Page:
Grizzly bear picnic


We met the Yukon’s most formidable forces this spring. The annual breakup of the Yukon River ice, which will not go until it is ready and will not stop for anyone, the world’s fastest bird and a family of grizzly bears, Mum and two grown cubs.


Grizzly cubs stay with their mother for up to 3 years and nothing, not even the largest, grizzliest of male bears will tangle with the combined power of this fluffy, little family unit, happily picnicking across the river from us.


The cubs are almost the same size as their mother now and loll around on the bank digging at roots or voles. One is honey amber and the other a shimmering blond, almost polar bear white. I’ve read that males usually have dark fur so maybe they are both teenage girls? They lay on their bellies with their paws stuffed into holes in the sand. Probably looking at their phones.


Mum is slightly larger and paces along the beach. Even she is endearingly plump and cuddly. Grizzlies are the teddy bears of the ursine family, round-headed with little ears like petals and cute-as-button eyes.

Although larger and stronger than black bears, they are responsible for less human attacks, possibly because they range across areas where they are less likely to meet us. The advice for anyone attacked by a black bear is fight back. For grizzlies, it is essentially, don’t bother.

Saw this male on the Top of the World highway on our first trip to town

A mother and her baby were killed by one near their remote cabin outside Mayo, YT this autumn. You may have seen it on the news and that tragic event is still fresh in our minds. (See this article for a local journalist's perspective.)

It is a tremendous privilege to watch these magnificent animals. They made breakfast that morning a spectacular event that I will never forget, but we will give them as much space as we can. We were almost relieved to see our local black bear returned and pacing down the bank a few days ago, knowing that he would not dare if the happy family of picnickers were still around.

Our black bear, a puny speck on the beach


The river is open now, so we have a (false) sense of security with a barrier between us and our bear neighbours. Bears regularly swim across river and do it alarmingly quickly so there is not much logic to this feeling. But they may not always fancy a swim and may not have their swimming trunks with them, we reason.


And of course, the bears on the river bank are only the ones we can see. The woods around our cabin will be full of those we don’t and every available picnic spot taken.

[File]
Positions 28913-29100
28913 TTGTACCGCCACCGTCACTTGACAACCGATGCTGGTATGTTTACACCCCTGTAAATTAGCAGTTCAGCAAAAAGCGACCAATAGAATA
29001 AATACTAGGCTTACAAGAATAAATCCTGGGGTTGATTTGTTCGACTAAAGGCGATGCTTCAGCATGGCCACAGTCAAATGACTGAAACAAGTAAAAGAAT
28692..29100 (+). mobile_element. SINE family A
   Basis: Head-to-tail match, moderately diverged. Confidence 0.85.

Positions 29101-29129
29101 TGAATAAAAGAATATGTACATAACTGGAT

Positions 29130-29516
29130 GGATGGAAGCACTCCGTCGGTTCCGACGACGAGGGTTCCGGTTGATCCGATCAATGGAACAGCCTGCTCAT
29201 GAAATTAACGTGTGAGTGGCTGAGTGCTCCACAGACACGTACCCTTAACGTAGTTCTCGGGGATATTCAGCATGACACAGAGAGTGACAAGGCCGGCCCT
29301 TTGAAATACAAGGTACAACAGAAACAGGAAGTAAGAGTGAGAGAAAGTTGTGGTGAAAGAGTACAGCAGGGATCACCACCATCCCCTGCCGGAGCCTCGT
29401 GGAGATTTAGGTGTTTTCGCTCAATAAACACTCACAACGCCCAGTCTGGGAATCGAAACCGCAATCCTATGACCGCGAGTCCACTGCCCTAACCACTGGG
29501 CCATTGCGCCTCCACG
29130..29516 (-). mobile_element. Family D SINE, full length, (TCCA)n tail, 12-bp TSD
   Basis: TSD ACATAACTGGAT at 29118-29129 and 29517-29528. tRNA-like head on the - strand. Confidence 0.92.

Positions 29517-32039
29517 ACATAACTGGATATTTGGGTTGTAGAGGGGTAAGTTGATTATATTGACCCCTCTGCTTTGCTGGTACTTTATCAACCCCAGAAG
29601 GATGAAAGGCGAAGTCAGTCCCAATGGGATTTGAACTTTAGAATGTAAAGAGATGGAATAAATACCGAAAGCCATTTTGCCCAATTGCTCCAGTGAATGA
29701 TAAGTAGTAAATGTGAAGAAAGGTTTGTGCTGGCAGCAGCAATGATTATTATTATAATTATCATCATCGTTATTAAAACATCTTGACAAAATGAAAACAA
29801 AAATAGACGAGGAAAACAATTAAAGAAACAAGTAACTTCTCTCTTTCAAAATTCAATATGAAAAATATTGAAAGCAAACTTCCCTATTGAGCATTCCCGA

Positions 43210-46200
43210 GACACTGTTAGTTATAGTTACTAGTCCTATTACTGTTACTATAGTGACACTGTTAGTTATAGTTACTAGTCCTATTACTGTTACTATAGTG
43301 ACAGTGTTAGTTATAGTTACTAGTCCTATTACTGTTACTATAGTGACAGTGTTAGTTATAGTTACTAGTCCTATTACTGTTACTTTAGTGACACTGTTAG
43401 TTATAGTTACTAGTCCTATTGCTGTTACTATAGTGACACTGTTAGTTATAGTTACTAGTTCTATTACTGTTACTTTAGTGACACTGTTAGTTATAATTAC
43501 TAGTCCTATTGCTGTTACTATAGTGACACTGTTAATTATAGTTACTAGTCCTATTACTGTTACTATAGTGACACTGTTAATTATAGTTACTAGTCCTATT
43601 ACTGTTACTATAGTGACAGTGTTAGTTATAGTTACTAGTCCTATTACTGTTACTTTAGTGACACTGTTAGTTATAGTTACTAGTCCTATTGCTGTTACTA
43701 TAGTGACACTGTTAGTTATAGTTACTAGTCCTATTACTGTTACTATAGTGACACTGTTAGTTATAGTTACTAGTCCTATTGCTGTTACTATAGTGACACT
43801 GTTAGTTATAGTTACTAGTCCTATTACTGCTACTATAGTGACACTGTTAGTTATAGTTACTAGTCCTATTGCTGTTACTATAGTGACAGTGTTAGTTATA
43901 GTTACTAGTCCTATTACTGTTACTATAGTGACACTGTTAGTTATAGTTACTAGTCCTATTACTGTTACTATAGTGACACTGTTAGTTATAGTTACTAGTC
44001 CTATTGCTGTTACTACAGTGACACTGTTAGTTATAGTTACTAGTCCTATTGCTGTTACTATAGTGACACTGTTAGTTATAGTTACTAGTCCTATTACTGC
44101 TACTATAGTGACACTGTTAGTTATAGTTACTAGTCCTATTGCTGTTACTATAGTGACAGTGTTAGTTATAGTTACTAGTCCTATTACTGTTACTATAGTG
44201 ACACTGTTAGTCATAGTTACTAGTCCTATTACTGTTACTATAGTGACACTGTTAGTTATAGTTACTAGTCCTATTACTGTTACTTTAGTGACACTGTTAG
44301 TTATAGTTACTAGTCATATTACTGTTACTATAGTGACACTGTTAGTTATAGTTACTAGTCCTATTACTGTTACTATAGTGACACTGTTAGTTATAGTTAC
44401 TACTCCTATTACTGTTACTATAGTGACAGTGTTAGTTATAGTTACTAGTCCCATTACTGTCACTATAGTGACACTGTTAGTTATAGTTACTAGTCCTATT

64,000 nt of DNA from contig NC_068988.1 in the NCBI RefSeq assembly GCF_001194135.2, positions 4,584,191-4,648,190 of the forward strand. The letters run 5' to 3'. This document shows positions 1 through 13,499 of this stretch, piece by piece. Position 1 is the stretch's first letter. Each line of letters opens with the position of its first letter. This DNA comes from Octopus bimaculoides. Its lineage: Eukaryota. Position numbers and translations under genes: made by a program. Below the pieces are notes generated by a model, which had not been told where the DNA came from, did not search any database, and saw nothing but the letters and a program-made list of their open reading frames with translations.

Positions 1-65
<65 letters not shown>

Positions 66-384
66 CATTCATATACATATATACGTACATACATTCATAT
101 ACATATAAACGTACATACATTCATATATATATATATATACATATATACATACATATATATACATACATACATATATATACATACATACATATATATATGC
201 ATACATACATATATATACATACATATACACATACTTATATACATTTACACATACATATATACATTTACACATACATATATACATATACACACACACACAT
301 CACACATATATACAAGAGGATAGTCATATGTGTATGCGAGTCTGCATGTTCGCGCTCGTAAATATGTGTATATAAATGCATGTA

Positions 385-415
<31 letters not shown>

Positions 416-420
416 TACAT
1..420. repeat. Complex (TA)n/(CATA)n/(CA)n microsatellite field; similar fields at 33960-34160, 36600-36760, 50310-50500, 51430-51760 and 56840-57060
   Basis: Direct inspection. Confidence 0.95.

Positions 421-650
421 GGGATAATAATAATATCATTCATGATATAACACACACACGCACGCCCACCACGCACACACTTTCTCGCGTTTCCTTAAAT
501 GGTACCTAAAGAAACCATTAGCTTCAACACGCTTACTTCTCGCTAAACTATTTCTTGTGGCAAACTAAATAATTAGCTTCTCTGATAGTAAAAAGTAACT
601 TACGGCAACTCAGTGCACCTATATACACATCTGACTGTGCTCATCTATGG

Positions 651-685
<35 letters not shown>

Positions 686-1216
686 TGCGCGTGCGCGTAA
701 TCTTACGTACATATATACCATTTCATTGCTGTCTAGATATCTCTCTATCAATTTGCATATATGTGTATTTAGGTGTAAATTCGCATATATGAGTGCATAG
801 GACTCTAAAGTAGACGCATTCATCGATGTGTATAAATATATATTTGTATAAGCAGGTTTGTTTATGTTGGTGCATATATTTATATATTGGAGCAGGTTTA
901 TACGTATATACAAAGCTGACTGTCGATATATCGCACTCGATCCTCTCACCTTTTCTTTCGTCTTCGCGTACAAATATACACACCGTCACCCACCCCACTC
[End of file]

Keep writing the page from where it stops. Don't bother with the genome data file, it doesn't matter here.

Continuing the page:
We start to see bears shortly after the river breaks, it seems. This year, that was a 3-day event at the beginning of May. The ice moved first at about 4am May 1st. With the water so low it was a gentle affair, there was no great cracking or crashing like we had last year.


I woke to what sounded like a motorway choked full of huge trucks driving very slowly in lowest gear just beyond the yard, as if the cabin had been transported to rural Kent in south-east England and plonked ¼ mile from the M2. 

                                   Break up, part one, May 1st



The ice jammed after a few hours and was stuck for two days, until one evening, I glanced up from my book to see it off again. After more than 6 months of stillness, there is something terrifyingly wrong about seeing the river move and we gaped at it for hours, awe-struck and ready to run away, as if it were a tornado or an earthquake.  


                                           Break up, part two, May 3rd

Extreme warm-ups over the winter have left the river at its lowest level ever recorded for break up. The snow-melt trickled away early and there was not enough water to create the surge that usually pushes the ice out.
 
Our beach

We were left with a magnificent wall of icebergs that extended as far as we could see, on both sides of the river.



Last year we had a week-long sentence in the ice-gulag, smashing down the wall with a pickaxe for long, hot, back-breaking hours to clear a launch way for our boat. This year, with low water, the ice was further down the bank and the weather has been warm.